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Bob Gluck

Electroacoustic Music

on the EMF Media Label

These three CDs, preceding Bob's jazz recordings on FMR, were crafted with an array of electronically-expanded and processed instruments and voices, using compositional techniques from key historical traditions of electronic music. The works often treat Jewish musical themes in creative ways, and aspects of 'Electric Brew' represents a bridge to Bob's jazz recordings, finding inspiration in Miles Davis's late 1960s work.

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Stories Heard and Retold (1998)

Stories Heard and Retold

Listening examples: Yiddish Songs--Scene/Seen in Shul 1--
Jonah Under the Sea


Electric Songs (2003)

Electric Songs

Listening examples: Zamir--Yiddish Songs 1--
Yiddish Songs 2--Yiddish Songs 3--Shofaralong


Electric Brew (2006)

Electric Brew

Listening examples

 
About the recordings

From the liner notes: "I picture a meeting place between the great cantorial traditions, candid camera-like snapshots of subtle moments of daily, including ritual, life and what I have learned from the evolving new musical traditions ... I aim to bring together what I love about Jewish culture with the aesthetics of contemporary music." Critic Seth Rogovoy (Berkshire Eagle), describes 'Stories Heard and Retold' as "A thought-provoking combination of musique concrète techniques, found-sounds, ambient recordings and Gluck's own compositions and electronic manipulations, the album functions as a kind of soundscape of Jewish life..." In Gluck's words: "Music has a magical quality. It can communicate ideas, feelings and impulses beyond words. Music can help us remember moments in our lives for which there are no words. It can help us structure and express ideas that words can only begin to touch."

This recording opens with "Scene/Seen in Shul" (1997), described by reviewer Berta Frank as "a masterful collection of (aural) memorabilia. Gluck captures the interesting combination of individual voices in group prayer and gatherings through a sound collage based upon ambient recordings (processed and edited) from a variety of synagogue and prayer settings. One section is entitled "Pages Turning/Torah Aliyot", which uses the sound of a page turning to take you on a dreamy sensory ride."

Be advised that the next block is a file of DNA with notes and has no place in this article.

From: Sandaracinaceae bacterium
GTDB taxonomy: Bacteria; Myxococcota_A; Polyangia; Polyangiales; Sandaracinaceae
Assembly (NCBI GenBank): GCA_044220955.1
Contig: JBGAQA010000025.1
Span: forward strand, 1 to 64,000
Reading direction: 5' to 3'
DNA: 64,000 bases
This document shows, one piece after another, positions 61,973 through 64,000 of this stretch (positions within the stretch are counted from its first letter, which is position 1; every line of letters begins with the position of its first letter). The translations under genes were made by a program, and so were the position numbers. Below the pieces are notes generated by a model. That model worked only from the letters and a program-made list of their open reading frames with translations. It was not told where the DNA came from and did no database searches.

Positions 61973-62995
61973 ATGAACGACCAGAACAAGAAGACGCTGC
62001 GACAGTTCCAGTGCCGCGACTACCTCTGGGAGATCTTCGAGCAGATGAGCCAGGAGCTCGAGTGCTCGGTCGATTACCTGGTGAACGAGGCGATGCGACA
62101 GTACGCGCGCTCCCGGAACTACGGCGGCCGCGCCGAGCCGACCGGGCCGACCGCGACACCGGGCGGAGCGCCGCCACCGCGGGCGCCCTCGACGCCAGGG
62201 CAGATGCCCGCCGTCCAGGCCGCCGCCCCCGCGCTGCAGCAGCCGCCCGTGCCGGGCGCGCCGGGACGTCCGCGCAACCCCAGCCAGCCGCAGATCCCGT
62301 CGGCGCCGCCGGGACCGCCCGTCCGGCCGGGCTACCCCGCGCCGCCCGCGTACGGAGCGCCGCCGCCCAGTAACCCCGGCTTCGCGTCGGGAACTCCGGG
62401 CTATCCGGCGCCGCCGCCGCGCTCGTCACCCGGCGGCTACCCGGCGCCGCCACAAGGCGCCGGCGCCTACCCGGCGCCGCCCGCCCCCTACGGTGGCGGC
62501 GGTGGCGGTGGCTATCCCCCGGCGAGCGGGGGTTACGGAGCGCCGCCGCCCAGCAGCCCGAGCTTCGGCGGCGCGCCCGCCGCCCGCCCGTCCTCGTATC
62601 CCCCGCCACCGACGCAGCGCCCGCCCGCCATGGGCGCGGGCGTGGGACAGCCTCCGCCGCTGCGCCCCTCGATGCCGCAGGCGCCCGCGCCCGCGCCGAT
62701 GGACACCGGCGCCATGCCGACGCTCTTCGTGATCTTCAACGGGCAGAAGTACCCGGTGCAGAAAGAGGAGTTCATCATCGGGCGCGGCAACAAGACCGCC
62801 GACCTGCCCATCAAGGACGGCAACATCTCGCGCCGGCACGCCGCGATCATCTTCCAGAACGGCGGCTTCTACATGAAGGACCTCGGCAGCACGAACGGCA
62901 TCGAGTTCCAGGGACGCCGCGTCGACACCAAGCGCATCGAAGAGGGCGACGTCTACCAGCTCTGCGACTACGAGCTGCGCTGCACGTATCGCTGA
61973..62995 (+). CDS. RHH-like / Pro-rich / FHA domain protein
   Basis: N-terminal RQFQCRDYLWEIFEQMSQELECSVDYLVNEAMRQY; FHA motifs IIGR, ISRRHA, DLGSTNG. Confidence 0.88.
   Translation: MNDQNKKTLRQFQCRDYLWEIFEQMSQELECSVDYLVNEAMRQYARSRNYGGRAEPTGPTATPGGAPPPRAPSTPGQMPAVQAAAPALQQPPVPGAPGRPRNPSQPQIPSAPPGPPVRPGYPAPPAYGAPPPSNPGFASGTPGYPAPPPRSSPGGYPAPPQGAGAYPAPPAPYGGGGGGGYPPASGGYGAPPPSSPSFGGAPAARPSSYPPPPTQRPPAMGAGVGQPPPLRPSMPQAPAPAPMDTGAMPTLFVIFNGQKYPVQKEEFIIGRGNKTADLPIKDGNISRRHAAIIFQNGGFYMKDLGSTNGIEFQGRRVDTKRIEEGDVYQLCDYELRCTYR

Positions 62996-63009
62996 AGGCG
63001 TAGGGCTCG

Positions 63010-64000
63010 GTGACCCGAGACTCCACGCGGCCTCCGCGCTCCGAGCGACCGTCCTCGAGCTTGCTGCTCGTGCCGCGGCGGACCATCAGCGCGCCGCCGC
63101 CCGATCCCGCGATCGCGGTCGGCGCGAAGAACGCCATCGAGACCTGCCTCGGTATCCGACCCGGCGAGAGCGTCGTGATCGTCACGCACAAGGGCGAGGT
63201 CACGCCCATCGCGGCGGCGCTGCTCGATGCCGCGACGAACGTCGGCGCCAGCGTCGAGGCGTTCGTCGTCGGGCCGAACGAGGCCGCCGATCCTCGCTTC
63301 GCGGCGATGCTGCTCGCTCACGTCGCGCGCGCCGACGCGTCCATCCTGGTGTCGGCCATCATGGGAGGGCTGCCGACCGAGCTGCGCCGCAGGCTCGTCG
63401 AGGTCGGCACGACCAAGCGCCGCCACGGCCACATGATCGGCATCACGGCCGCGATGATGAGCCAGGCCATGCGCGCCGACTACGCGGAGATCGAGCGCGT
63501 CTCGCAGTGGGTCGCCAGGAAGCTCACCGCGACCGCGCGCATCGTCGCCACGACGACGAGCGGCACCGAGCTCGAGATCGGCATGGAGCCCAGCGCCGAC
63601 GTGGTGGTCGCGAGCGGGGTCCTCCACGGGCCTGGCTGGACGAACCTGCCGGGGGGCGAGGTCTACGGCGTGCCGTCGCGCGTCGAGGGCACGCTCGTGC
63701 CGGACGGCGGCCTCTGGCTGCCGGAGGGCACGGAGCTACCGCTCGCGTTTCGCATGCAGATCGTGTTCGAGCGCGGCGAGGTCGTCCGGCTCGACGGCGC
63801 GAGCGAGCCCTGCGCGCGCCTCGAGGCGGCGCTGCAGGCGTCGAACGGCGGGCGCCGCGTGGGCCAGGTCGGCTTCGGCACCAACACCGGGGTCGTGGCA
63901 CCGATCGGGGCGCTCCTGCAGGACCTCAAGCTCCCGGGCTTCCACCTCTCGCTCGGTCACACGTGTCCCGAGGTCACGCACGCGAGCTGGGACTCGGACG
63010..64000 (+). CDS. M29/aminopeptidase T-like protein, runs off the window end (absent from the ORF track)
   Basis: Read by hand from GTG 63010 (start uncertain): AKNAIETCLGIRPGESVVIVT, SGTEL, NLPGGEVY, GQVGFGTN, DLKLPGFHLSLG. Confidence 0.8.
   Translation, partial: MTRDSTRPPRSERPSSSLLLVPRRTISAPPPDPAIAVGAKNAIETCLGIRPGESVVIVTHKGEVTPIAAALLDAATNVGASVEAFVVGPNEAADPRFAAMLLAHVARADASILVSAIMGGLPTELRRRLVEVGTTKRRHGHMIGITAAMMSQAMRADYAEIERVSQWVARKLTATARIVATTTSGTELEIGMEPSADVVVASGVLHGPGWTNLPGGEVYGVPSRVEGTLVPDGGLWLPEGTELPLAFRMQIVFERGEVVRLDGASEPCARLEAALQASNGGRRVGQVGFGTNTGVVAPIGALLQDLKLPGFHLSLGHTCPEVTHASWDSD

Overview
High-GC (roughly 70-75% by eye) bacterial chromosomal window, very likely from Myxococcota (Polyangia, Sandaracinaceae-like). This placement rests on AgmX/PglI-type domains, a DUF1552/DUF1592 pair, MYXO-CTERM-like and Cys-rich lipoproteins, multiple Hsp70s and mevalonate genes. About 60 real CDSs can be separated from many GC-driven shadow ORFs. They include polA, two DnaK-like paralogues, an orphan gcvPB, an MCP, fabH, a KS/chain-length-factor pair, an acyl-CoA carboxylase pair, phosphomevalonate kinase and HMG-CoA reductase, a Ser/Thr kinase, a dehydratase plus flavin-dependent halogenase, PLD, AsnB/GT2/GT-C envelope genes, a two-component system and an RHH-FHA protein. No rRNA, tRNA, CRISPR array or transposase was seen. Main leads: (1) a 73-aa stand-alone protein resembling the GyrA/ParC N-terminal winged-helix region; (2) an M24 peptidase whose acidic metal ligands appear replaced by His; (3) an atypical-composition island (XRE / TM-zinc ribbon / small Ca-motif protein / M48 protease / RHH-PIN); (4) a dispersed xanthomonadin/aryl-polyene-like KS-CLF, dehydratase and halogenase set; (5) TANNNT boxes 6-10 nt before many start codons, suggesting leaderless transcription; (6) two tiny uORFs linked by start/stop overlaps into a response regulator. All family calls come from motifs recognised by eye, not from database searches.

The second work, 'Yiddish Songs' (1996) is a mix of voices, melodic fragments, words, and electronic sounds, offering a memorial to the Yiddish culture that was destroyed during World War II. The CD concludes with 'Jonah Under The Sea' (1997), a collage of sounds from various sources suggesting the disorientation of the biblical prophet, in Gluck's words, "the rushing tides, confusion, sounds of ram horns and passing whale..."


Joel Chadabe writes: "On his second CD, Bob Gluck brings together the complex overlaying of his previous work with his passion for live electronic performance. Gluck performs on traditional instruments from the Mideast, a Turkish lute, the saz and the Jewish shofar (ram's horn), which have been expanded with sensors and custom designed software interfaces. The sounds are lush and evocative and the musical forms draw from traditional Jewish sources. Gluck is joined on one extended composition by singer, Zoe Zak. The CD closes with a surprising early work of musique concrète, anticipating by two decades Gluck's interest in soundscape composition."

Joel Chadabe writes: "In his premiere recording as a pianist, Bob Gluck creates a rich musical feast of works that integrate pianism and electronics in new and innovative ways. Inspired by the late 1960s work of jazz pioneer Miles Davis, Gluck's improvisations are imaginative and original. This CD also includes recent compositions by two notable Israeli composers, an emotionally engaging work for solo piano by Ofer Ben-Amots and a dramatic composition for piano and electronics by Shlomo Dubnov."

The compositions are: Bob Gluck's 'Electric Brew Prelude' (2005), 'Electric Brew' (2005), 'Pharoah's Interlude' (2006), 'Pharoah's Spring' (2005), 'In the Bushes' (2003), 'Questions, questions' (2005), and 'Is There Time?'.